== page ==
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Bloodhounds by Peter Lovesey

Bloodhounds (1996)

by Peter Lovesey

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I came across these books by accident, and have gobbled them up! I liked the "Bloodhounds" group and their dynamics, and how Diamond's interviews and intuition solves it. ( )
  4hounds | Sep 21, 2014 |
No one writing today does locked room mysteries as good as P: The Bloodhounds are a weird mystery fan group who meet in strange places like crypts to hold discussions. Just prior to tonight's meeting Milo finds a rare Penny Black stamp inside a John Dickson Carr novel; the stamp was recently stolen from the Postal Museum. Not long afterward, Milo is found dead in his locked riverboat and the stamp is missing.

The killer sends riddles to the police and the media driving an already irate Bath Detective Superintendent Diamond up a wall while his staff interviews the other members of the Bloodhounds. Diamond soon comes up with a theory on how the killer escaped the locked riverboat puzzle, but that fails to get him any closer to identifying the culprit making him wonder if his hypothesis is sending him down the wrong path.

Paying homage to John Dickson Carr, no one writing today does locked room mysteries as good as Peter Lovesey does. In his fourth Diamond police procedural (see THE LAST DETECTIVE, DIAMOND SOLITAIRE, and THE SUMMONS) is a terrific tale that grips readers as the cops question the obsessed Bloodhounds only to uncover all sorts of personal secrets, but no murder motive as none seems like a thief. Diamond remains cantankerous perhaps more so this time because the serial killer is laughing in public at his foibles. Besides the locked room, Mr. Lovesey pulls a brilliant sleight of the hand that will fool and satiate the audience.

Harriet Klausner
1 vote lonepalm | Feb 5, 2014 |
This is Lovesey at his magnificent best, and he manages to combine a gripping murder story with an analysis of the different genres of crime fiction.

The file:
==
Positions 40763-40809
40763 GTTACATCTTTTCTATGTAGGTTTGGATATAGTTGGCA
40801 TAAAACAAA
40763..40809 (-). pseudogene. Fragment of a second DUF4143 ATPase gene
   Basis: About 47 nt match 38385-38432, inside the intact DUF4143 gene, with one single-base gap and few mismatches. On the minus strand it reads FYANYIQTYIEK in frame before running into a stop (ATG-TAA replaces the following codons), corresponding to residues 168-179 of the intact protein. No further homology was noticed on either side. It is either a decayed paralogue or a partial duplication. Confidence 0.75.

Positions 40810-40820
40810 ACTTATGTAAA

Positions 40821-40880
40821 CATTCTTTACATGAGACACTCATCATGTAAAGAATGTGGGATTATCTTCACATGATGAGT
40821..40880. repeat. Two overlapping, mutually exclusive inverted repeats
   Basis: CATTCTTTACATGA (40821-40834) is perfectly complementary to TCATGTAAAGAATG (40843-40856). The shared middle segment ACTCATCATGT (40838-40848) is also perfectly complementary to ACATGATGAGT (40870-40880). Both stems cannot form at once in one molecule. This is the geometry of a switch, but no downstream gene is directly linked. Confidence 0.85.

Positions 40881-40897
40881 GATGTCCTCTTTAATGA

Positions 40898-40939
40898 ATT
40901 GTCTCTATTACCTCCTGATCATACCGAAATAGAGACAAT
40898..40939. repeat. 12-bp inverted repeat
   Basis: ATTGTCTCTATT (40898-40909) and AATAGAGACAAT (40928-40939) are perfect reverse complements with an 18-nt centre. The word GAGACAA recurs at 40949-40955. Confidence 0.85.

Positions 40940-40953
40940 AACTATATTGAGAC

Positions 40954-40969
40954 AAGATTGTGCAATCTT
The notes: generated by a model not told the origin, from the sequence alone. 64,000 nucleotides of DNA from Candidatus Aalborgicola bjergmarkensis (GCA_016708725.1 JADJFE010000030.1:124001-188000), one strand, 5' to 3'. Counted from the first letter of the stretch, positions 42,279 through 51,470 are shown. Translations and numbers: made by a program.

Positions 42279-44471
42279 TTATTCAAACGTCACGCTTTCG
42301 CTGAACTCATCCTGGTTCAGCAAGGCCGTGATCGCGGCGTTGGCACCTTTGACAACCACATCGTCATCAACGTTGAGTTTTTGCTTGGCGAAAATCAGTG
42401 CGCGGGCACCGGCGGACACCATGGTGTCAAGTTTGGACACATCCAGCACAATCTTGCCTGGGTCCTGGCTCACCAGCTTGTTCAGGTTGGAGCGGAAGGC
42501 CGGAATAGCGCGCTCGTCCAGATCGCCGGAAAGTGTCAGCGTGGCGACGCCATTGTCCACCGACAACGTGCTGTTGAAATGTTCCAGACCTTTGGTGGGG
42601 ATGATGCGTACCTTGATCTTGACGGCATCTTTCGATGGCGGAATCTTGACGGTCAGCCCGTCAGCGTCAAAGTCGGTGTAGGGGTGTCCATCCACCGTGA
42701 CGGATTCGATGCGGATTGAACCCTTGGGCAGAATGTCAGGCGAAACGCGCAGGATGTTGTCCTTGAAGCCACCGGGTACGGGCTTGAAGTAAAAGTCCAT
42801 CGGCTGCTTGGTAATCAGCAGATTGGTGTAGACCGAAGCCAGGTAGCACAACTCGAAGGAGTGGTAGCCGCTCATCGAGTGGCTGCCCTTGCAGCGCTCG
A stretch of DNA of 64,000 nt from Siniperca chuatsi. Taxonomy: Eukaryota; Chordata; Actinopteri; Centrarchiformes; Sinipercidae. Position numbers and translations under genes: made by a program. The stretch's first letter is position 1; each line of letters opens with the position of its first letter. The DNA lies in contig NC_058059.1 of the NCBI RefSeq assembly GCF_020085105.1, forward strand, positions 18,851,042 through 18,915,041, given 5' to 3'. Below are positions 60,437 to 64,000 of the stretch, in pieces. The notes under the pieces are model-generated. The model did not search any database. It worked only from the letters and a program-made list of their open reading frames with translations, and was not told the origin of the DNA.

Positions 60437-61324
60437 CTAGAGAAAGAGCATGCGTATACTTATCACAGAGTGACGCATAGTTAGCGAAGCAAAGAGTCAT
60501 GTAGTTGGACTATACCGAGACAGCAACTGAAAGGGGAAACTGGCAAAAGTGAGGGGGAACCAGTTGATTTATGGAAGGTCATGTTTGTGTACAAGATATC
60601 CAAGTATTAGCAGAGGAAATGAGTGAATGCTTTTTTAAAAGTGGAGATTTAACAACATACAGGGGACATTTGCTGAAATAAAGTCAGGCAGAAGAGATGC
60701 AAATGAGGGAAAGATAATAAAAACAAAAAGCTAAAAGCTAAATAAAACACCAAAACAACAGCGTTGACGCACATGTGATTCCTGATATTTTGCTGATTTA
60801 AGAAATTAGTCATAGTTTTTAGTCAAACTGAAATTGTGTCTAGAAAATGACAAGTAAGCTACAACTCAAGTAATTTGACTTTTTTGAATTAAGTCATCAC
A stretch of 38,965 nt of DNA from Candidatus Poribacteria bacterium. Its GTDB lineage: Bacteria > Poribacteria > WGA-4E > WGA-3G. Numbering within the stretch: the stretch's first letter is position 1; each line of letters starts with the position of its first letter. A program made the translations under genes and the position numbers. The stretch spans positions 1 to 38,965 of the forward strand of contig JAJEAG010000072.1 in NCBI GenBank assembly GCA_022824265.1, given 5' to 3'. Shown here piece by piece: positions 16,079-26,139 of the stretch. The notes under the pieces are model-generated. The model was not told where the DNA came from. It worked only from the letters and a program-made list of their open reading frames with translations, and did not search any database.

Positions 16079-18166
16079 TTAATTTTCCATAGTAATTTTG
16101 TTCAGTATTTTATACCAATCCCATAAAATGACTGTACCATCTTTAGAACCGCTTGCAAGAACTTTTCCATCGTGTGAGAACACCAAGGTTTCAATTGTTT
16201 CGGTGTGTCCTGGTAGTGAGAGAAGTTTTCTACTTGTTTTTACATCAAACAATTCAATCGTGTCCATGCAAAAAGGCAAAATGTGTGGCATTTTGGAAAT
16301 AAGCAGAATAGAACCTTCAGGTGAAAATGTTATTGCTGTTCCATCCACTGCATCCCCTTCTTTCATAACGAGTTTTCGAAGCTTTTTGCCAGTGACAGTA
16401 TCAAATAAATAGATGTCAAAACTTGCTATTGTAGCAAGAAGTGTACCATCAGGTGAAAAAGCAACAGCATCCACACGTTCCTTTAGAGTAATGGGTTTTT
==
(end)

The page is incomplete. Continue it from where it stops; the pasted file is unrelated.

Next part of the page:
As the novel opens, Lovesey's permanently irascible Detective Superintendent Peter Diamond has just arrested a bank clerk who has just confessed to the murder of his branch manager, so he is feeling pretty smug. Meanwhile Shirley-Ann Miller decides to go along to a meeting of the Bloodhounds, a group who meet weekly to discuss crime fiction. There are only six other members but it soon appears that they have wide-ranging and passionate ideas about what constitutes the ideal crime novel. Some favour gritty, modern realism while others prefer the traditional whodunnit, particularly the "locked room". One is obsessed with Umberto Eco's "The Name of the Rose" (and why not?).

Lovesey uses the differing opinions of the Bloodhounds to illustrate the contrasting genres of crime fiction which he does in an informative but also immensely entertaining way. And then one of the Bloodhounds finds himself inexplicably in possession of the world's most expensive postage stamp, stolen earlier that week. This is merely the start of a series of events that will end in the murder of two of the members and the investigation of the rest. Lovesey weaves his own intricate "Locked room" mystery, and embeds it soundly within a robust police procedural, and adds further grist to the Diamond canon.

Most enjoyable ( )
  Eyejaybee | Sep 13, 2013 |